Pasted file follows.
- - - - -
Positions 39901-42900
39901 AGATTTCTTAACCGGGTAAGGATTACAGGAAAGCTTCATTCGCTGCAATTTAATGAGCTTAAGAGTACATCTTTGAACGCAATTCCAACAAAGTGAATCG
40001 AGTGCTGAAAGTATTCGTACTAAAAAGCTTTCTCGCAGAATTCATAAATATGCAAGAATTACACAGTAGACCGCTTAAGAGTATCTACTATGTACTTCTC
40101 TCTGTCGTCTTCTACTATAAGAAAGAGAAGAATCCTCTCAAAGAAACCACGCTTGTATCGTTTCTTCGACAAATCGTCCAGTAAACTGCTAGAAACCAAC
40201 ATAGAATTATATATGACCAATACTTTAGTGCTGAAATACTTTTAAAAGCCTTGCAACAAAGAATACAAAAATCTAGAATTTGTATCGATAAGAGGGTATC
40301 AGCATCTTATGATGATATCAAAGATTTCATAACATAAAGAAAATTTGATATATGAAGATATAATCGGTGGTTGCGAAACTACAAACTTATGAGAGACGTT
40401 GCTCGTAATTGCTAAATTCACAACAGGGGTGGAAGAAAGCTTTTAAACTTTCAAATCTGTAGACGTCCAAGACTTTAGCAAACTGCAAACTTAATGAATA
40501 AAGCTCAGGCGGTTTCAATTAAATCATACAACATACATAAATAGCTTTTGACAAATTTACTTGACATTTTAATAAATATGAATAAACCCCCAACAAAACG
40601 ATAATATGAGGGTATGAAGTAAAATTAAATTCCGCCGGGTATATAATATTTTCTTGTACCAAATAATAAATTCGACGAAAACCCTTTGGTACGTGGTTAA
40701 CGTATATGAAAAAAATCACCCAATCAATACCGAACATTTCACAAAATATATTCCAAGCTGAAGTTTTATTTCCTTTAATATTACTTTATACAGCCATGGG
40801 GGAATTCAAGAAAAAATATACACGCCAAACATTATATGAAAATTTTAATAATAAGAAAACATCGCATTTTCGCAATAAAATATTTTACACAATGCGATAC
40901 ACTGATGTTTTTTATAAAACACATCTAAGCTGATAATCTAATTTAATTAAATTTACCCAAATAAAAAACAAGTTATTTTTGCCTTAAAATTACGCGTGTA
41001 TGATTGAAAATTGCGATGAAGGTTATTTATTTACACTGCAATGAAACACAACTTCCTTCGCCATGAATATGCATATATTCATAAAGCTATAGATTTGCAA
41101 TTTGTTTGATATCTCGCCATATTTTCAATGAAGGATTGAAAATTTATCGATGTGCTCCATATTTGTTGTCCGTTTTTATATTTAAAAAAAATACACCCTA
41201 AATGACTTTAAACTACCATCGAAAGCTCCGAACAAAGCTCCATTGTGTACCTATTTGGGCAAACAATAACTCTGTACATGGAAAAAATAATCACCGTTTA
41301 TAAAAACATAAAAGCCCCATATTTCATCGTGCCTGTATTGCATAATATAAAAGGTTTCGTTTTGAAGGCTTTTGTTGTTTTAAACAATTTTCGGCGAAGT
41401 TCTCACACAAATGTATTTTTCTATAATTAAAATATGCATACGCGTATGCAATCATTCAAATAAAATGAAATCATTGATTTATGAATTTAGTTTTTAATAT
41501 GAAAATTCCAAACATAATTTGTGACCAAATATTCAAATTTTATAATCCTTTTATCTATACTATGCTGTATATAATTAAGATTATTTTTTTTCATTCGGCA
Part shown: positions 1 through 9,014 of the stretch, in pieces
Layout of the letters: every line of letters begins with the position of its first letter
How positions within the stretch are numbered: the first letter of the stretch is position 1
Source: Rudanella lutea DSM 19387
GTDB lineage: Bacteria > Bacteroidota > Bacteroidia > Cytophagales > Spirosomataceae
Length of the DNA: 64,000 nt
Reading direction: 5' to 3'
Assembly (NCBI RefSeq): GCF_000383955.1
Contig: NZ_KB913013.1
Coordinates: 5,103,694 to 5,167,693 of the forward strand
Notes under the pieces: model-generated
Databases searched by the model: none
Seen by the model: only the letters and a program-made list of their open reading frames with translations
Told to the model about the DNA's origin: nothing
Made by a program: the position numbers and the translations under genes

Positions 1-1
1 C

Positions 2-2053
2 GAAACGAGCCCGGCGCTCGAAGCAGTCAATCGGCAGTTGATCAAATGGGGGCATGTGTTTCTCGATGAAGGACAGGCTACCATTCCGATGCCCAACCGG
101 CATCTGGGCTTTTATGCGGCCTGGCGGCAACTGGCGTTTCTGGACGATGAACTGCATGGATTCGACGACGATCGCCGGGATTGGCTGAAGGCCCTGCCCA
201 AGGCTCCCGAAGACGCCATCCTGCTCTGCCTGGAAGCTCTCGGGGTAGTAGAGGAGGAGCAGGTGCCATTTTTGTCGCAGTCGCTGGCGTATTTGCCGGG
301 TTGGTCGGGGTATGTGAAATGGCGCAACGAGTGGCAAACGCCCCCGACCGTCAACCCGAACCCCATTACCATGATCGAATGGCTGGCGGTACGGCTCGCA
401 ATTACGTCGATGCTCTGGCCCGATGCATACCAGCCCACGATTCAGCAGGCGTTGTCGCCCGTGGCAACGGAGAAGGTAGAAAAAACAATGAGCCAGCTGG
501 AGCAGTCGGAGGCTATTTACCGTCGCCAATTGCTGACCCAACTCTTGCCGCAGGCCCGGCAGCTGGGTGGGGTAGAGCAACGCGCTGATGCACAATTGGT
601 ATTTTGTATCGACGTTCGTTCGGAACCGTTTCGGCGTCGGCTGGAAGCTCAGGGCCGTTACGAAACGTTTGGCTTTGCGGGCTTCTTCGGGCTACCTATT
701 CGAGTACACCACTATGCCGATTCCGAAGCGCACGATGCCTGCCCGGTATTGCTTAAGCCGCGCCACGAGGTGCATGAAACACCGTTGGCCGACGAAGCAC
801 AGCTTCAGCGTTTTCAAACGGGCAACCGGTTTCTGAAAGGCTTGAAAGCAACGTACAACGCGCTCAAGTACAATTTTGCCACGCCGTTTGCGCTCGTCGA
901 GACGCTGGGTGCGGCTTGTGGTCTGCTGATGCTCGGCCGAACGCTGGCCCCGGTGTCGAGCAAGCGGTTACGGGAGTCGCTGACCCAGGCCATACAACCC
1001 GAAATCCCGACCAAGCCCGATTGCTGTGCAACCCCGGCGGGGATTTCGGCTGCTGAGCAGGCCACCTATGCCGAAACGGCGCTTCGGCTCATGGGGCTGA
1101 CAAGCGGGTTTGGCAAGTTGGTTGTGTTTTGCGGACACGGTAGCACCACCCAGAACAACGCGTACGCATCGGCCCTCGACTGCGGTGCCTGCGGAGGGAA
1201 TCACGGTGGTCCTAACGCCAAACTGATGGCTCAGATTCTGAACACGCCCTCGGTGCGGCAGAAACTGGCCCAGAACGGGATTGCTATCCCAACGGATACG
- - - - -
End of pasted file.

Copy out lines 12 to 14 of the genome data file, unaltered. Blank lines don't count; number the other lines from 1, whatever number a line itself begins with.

40901 ACTGATGTTTTTTATAAAACACATCTAAGCTGATAATCTAATTTAATTAAATTTACCCAAATAAAAAACAAGTTATTTTTGCCTTAAAATTACGCGTGTA
41001 TGATTGAAAATTGCGATGAAGGTTATTTATTTACACTGCAATGAAACACAACTTCCTTCGCCATGAATATGCATATATTCATAAAGCTATAGATTTGCAA
41101 TTTGTTTGATATCTCGCCATATTTTCAATGAAGGATTGAAAATTTATCGATGTGCTCCATATTTGTTGTCCGTTTTTATATTTAAAAAAAATACACCCTA